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Three Tips to Make the Most of Community School Funding
February 16, 2023
In a 1964 speech, Malcolm X noted that “education is our passport to the future, for tomorrow belongs to the people who prepare for it today.” Nearly 60 years later, these words still ring true. But how do we help students prepare for their future? What can we do now to ensure every child is given their best chance to succeed in school?
Over the years, researchers, funders, and service providers have increasingly focused on the notion that a quality education requires an array of academic and non-academic supports. For example, if students can’t read the blackboard we need to find them glasses or contacts. If students are hungry, they won’t be able to concentrate on their work so we need to feed them. If students are experiencing or witnessing violence, they need someone to talk to (in addition to other types of supports). Whether the solution is a trip to the optometrist, a school breakfast program, or access to a licensed mental health professional, the school remains the ideal hub to identify needs and deliver integrated supports to students—with the community’s help.
Given that reality, a number of school-based approaches have been developed to bring community resources into schools to serve the whole child. The community schools model uses the school as a hub for educators, local community members, families, and students to work together to strengthen conditions for learning and healthy development. Current evidence supports this approach: a meta-analysis of 143 community school evaluations in 2017 indicated that bringing community resources into schools improves students’ attendance, behavior, social functioning, and academic achievement. On January 18, 2023, the Biden Administration announced that it doubled the size of the Full Service Community Schools Program to $150 million a year. The administration also released a toolkit of federal resources to support community schools. This is welcome news, considering we’ve seen a 40-percent increase in persistent sadness and hopelessness among young people over the 10 years leading up to the COVID pandemic, and these statistics have only gotten worse during the pandemic. So, as we look toward implementation of the Full Service Community Schools Program, how can we make the most of this opportunity?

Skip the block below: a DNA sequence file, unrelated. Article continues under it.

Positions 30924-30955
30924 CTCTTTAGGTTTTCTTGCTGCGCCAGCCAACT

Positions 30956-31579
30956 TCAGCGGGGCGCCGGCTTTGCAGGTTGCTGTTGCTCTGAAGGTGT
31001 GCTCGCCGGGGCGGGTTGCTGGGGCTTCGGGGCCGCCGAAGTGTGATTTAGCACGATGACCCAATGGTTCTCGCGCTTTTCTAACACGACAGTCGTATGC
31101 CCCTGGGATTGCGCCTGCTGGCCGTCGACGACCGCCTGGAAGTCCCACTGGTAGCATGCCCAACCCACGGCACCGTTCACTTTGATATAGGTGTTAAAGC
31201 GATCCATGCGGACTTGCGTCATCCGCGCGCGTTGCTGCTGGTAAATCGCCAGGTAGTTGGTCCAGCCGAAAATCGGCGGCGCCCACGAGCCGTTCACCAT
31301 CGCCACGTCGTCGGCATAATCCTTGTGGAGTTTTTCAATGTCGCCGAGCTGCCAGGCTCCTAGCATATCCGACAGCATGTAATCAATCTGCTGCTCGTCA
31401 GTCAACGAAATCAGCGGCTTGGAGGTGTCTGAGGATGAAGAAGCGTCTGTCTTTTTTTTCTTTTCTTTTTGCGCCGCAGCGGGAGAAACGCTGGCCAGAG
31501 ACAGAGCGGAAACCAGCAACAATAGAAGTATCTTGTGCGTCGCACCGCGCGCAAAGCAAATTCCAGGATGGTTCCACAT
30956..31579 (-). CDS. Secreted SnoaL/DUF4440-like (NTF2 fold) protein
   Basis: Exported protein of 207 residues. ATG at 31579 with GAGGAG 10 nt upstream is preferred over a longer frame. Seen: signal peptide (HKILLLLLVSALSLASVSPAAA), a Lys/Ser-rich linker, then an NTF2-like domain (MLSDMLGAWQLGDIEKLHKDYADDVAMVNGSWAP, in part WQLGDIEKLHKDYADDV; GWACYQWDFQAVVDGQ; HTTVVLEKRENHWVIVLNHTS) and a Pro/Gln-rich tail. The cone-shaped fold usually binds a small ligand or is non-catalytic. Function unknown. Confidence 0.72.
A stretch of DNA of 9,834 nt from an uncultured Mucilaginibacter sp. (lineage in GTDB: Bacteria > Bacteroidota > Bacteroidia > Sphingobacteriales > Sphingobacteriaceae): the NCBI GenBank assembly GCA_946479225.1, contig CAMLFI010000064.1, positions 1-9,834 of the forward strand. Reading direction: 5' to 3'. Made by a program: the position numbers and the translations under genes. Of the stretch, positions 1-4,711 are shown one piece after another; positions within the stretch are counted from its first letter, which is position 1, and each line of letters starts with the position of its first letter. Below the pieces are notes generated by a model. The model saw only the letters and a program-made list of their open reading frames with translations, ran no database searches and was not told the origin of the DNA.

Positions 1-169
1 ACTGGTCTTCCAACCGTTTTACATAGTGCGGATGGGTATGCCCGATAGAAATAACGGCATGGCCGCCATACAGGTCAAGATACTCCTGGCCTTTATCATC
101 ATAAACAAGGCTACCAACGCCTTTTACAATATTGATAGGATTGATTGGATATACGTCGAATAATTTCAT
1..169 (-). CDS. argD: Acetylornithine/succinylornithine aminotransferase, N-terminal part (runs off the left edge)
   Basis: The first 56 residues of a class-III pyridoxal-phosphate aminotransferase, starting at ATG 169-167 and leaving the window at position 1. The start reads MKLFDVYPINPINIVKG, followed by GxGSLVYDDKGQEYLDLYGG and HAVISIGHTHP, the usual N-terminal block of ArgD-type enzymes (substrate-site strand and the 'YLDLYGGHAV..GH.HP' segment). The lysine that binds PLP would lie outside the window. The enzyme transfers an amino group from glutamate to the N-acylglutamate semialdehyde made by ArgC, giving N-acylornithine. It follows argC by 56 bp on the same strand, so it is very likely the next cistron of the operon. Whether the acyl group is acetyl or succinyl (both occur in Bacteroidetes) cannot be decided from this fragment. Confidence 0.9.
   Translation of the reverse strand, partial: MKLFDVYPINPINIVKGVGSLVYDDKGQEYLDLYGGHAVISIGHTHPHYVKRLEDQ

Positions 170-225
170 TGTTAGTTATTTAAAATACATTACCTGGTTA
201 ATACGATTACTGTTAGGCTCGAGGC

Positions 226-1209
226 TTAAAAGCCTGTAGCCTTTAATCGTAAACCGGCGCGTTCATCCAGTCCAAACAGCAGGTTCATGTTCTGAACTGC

Implementation matters. How something is done in practice is just as important as what is being done. It’s not enough to choose an evidence-based model for delivering supports: We need to monitor and evaluate the implementation of that model, as well as the adaptations that were made to address local contexts.
Cooperative decision making with district and school leadership input is key. The community schools model needs a cooperative decision-making process between school leaders, school staff, families, and communities to work well. These cooperative relationships have been associated with improvements in school climate. This approach also supports equity in communities that are underserved by including people with lived experience and lived expertise, who are in the best position to adapt services to local contexts, recognize challenges, and interpret evaluation findings.
Remember that community-based integrated student supports help support a range of outcomes beyond education. These whole-child models are embedded in larger efforts to support equity and social determinants of health. These supports can address health challenges, housing challenges, environmental challenges, social-emotional development, and larger family challenges. We need to help policymakers and funders recognize that educational outcomes resulting from integrated student supports in community schools approaches represents only the tip of the iceberg.
Abt Principal Associates Mr. Allan Porowski and Dr. Allison Dymnicki conduct evaluations of school-based approaches designed to promote the whole child.